One dungeon is connected to the story, but it’s a dungeon players will want to take part in.

A lot of games also have a problem once the players hit the level cap.  Some games are at level 50, some at level 60, others at level 80 (and some are higher).  What do you do once a player hits the level cap in order to encourage them to keep playing their character?  Some games sort of have that solved in a way.

Both Star Trek Online and Guild Wars 2 have added more story content.  In the case of STO, it’s new seasons and new places to go.  Sadly, you have to pay for the new content, treating it like an expansion to the original game.  They did that with the Legacy of Romulous and it’s being done again with Delta Rising, as characters can now go into the Delta Quadrant.  In Guild Wars 2, the content is free, and it’s completely separate from the original game content.  New characters and new stories.  There are other games that do this as well, but these two I’m familiar with.

STO has gone a step further, adding in reputation marks in different tracks allowing a player to “level up” beyond the level 50 cap (soon to be level 60).  There’s Borg, Romulous, The Voth and Dyson Spheres, and Species 8472, and soon to be a Delta Quadrant rep system.  This rep system allows a player to get extra active and passive abilities, plus craft specialty space and ground gear which includes armour, weapons, shields, warp core, and so on.  A complete set will give an added bonus.  Which sounds great, but there’s a big draw back.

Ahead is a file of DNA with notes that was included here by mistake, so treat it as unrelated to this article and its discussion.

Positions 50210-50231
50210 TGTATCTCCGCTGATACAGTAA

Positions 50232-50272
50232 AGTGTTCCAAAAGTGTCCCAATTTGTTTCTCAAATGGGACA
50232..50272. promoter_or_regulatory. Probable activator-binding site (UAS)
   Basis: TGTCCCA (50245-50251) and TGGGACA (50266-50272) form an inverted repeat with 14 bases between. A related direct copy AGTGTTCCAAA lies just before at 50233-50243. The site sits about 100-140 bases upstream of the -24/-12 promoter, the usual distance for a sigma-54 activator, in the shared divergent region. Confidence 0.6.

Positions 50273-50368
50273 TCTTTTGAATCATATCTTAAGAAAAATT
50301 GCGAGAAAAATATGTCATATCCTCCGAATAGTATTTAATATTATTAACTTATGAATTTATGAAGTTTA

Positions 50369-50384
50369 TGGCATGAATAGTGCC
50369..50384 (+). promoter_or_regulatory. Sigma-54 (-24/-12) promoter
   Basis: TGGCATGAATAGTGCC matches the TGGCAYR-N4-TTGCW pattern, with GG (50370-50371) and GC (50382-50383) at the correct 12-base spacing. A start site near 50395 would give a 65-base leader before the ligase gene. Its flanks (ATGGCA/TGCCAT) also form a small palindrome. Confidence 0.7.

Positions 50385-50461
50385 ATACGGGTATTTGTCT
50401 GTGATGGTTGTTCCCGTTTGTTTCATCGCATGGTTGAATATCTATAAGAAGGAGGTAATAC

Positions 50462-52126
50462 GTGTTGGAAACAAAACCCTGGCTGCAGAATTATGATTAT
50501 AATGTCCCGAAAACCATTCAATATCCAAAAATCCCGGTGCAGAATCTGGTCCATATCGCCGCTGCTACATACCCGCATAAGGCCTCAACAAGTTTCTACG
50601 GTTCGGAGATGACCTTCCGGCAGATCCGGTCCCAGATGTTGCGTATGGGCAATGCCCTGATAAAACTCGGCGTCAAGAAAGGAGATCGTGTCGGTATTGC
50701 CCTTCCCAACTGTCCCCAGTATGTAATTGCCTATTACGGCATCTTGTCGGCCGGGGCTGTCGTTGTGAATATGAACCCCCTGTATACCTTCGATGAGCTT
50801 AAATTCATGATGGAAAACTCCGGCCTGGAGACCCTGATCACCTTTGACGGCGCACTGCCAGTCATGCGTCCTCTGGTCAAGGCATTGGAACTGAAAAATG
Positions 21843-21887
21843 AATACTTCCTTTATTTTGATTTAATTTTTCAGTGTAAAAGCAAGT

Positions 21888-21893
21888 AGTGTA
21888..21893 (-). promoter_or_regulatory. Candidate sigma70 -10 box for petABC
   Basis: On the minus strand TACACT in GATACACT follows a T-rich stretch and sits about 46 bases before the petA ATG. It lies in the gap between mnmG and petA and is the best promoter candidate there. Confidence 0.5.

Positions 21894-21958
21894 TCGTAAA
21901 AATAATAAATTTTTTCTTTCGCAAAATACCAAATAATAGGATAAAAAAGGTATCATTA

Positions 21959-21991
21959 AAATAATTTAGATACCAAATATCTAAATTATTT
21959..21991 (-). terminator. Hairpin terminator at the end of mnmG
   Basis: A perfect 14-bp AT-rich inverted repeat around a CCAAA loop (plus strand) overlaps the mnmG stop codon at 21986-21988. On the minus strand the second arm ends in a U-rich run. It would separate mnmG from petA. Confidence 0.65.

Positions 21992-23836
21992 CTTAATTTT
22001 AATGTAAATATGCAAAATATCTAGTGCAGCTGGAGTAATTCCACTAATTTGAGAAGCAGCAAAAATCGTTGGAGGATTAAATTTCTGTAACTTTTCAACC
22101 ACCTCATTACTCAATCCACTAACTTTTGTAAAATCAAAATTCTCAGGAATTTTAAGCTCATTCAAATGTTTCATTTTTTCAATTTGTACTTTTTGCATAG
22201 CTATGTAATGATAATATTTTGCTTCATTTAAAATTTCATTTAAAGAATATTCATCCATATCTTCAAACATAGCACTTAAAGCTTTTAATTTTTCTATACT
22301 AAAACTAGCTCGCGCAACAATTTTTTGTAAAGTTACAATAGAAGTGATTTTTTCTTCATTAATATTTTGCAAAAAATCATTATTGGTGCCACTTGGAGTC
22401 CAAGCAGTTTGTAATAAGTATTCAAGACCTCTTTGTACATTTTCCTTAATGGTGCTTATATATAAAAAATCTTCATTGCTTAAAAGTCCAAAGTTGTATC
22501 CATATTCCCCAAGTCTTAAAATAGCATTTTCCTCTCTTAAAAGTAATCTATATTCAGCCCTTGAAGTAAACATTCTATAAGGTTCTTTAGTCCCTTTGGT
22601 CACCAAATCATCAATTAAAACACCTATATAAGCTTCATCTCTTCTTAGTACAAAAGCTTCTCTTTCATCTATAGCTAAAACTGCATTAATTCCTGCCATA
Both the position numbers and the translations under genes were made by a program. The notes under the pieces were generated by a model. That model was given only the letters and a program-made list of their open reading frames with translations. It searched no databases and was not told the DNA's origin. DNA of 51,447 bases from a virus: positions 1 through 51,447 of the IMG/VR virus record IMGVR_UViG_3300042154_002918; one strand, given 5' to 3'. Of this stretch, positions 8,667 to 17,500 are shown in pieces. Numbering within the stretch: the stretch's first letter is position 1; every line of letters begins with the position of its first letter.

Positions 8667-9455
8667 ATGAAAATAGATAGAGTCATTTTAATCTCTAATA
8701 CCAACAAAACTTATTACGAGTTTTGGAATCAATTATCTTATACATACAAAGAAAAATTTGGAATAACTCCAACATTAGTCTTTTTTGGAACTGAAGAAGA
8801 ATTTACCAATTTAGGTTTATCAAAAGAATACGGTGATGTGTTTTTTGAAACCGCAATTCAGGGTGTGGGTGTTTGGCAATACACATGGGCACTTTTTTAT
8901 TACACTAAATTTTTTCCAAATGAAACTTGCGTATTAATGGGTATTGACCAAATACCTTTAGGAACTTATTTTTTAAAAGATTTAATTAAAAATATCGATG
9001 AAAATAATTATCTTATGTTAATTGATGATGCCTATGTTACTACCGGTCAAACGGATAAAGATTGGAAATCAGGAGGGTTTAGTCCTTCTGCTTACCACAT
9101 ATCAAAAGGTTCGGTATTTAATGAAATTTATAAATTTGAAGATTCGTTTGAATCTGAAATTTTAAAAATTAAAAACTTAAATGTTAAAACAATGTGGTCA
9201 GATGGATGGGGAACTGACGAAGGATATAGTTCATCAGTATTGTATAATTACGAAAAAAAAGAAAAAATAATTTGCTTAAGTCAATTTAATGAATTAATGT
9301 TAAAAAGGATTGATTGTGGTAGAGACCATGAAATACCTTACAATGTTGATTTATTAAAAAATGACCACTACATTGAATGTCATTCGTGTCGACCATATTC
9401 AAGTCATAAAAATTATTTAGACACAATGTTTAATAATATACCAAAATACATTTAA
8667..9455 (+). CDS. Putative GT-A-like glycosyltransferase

All of the content for these rep tracks have the same task forces for each track.  Some, it’s the usual four or six different task forces that take a five man team.  Some are ground, some are space.  The first rep track, with the Borg, had five space and five ground task forces (with normal and elite settings).  That’s fine for the first level of the rep system, but once you get to level two it becomes repetitive.  This is even more so with the Species 8472 track, as there is just one ground and two space task forces.

Didn't we just protect this temple yesterday?  And the day before?

Didn’t we just protect this temple yesterday? And the day before?

The Romulous rep track was better, as it had a story to go with, but it was by no means perfect.  It too got very repetitive.  Even Guild Wars 2 gets a touch boring after a while, especially when waiting for the new content.

Some games have a shelf life, some have a long lasting life.  Some games get yanked and shut down that were good way before their time (City of Heroes).  But all MMOs have an issue with their content.  Some enjoy, others don’t.  It’s more a case of buyer beware, and take the time to explore all of the aspects of a game.  Do you see yourself playing it three, six, or twelve months down the road?  If so, then great.  If not, are you willing to sink all of that money into it?

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Posted by on September 15, 2014 in Fun, randomness